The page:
Bank of America To Pay $2.2 Million For Discrimination Against Black Job Seekers
A U.S. Department of Labor judge ordered Bank of America (BoA), located in Charlotte, N.C., to cough up almost $2.2 milllion in fines for discriminating against more than 1,100 African-American job seekers.
A formal complaint against BoA’s discriminatory tactics was filed back in 1997 after the Labor Department found “systemic hiring discrimination affecting black job seekers in the Charlotte location,” in 1993. It took nearly 20 years years for the courts to come to a conclusion on the case.
“Our investigators and attorneys prevailed despite decades of stalling tactics,” said labor solicitor M. Patricia Smith in a press statement.
Judge Linda Chapman has ordered the Charlotte-based bank to pay $2,181,593 back in restitution for 1,147 black job applicants. “The Department of Labor’s ruling awards $964,033 to 1,034 applicants who were rejected for jobs in 1993, and awards $1,217,560 to 113 applicants rejected between 2002 and 2005,” says USA Today.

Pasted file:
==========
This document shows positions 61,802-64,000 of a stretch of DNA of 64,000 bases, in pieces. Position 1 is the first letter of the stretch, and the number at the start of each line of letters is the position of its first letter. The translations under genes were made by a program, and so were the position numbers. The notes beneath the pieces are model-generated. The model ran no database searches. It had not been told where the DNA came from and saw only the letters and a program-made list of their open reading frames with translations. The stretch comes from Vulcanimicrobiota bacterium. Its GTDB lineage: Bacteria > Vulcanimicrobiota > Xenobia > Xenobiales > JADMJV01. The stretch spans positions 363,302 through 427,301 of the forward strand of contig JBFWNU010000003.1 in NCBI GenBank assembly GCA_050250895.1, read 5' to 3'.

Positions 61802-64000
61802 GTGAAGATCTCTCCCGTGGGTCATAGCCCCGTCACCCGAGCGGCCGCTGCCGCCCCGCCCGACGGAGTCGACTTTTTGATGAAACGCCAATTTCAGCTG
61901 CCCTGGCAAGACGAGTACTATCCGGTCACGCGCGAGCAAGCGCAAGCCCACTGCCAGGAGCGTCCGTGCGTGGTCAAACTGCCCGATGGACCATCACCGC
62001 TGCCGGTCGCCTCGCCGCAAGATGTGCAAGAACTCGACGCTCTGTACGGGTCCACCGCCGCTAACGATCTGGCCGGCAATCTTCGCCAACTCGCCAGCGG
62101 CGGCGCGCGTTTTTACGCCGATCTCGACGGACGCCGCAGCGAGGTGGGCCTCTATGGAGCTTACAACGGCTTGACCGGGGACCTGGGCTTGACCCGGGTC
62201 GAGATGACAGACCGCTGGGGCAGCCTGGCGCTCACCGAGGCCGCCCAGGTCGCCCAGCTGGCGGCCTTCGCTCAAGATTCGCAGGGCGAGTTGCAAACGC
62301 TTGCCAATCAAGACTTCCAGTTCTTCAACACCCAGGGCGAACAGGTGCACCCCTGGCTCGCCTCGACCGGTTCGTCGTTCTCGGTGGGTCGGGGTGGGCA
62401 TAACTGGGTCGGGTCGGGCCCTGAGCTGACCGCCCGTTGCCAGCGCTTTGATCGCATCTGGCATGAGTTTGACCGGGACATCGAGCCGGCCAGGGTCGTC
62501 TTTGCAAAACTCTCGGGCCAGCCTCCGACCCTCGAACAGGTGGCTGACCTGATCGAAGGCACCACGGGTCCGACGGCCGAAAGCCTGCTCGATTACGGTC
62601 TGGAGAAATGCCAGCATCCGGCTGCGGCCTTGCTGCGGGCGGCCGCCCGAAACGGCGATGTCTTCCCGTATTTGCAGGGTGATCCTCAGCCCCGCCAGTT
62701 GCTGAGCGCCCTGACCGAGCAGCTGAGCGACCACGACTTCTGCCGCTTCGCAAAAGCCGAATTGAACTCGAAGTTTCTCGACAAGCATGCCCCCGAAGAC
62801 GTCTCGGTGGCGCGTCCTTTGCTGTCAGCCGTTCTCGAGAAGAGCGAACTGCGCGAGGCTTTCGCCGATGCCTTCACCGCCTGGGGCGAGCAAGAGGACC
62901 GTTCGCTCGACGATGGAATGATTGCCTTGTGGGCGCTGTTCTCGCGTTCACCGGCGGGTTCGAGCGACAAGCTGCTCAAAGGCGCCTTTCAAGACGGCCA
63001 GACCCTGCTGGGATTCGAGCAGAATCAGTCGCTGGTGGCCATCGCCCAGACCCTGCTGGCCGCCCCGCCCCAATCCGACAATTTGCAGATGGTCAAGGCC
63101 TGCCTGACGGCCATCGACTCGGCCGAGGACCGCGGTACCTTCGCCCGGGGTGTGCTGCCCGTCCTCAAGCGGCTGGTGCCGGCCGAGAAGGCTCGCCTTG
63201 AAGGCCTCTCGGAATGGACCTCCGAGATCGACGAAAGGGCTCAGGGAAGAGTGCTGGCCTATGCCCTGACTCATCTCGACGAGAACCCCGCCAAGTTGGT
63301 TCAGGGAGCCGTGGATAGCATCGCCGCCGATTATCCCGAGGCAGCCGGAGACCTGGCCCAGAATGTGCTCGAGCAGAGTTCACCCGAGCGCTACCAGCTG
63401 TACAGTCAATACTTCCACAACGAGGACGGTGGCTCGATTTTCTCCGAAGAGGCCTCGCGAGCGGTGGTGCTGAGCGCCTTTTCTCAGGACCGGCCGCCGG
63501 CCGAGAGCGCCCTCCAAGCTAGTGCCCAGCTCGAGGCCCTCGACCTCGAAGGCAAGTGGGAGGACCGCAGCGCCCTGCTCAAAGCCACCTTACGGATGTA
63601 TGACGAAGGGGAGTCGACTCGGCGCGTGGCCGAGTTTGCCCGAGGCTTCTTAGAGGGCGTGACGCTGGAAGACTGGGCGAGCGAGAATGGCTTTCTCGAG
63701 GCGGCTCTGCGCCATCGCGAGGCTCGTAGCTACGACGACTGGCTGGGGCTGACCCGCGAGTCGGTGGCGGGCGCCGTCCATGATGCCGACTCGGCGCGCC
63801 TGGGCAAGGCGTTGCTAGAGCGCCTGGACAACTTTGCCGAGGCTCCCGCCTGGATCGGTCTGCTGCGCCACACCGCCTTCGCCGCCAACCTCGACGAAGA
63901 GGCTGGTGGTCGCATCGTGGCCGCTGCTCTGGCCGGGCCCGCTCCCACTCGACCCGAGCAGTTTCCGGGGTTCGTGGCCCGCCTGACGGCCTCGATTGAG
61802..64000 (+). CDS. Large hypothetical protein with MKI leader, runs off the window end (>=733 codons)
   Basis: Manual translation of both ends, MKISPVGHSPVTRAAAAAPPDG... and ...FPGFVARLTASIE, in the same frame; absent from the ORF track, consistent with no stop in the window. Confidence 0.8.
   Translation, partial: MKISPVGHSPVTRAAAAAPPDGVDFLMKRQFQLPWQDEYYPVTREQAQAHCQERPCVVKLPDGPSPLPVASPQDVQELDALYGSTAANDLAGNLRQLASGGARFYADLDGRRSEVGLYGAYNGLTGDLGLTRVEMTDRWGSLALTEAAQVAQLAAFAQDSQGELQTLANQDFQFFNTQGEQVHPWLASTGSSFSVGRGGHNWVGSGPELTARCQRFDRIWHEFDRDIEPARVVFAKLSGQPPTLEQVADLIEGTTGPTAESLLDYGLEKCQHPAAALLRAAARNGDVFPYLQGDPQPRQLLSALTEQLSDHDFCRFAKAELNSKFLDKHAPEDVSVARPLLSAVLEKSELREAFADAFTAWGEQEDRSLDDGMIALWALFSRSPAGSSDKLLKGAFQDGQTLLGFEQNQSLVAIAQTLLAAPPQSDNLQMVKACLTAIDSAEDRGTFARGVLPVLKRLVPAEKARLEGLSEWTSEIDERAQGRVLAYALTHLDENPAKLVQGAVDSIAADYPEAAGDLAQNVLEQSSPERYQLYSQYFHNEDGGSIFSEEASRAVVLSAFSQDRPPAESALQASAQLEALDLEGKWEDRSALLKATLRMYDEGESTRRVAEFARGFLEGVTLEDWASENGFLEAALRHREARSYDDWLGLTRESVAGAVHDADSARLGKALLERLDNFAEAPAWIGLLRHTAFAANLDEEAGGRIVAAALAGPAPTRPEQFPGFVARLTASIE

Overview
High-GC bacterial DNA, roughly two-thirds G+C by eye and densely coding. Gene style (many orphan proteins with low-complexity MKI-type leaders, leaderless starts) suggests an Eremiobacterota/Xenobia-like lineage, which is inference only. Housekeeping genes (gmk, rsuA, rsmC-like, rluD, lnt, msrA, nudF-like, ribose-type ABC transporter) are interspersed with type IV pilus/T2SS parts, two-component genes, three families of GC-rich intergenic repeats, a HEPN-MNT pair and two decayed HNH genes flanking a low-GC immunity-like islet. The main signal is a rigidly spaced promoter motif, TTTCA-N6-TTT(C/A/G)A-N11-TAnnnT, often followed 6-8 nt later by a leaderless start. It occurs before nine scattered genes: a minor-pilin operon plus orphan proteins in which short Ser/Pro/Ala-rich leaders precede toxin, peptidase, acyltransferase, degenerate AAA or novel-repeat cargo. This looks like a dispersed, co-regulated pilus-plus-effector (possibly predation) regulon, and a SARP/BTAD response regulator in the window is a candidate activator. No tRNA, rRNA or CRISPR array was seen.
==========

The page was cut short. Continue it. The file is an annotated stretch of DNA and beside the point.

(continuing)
Judge Chapman has also mandated that BoA extend suitable job positions to 10 former African-American applicants as the positions become available because of previous unfair and inconsistent criteria for choosing new hires. In the end, qualified candidates for jobs like tellers and entry-level clerical workers were turned away.
“We are currently reviewing this recommended decision and order,” said Christopher Feeney, a Bank of America spokesman. “At Bank of America, diversity and inclusion are part of our culture and core company values. We actively promote an environment where all employees have an opportunity to succeed.
This ruling comes nearly a month after Merrill Lynch’s $160 million settlement over hundreds of black brokers who claimed the bank was racially biased with their pay and promotions back in 2005. BoA acquired Merrill Lynch in 2009; the settlement was one of the largest payouts in employment discrimination cases.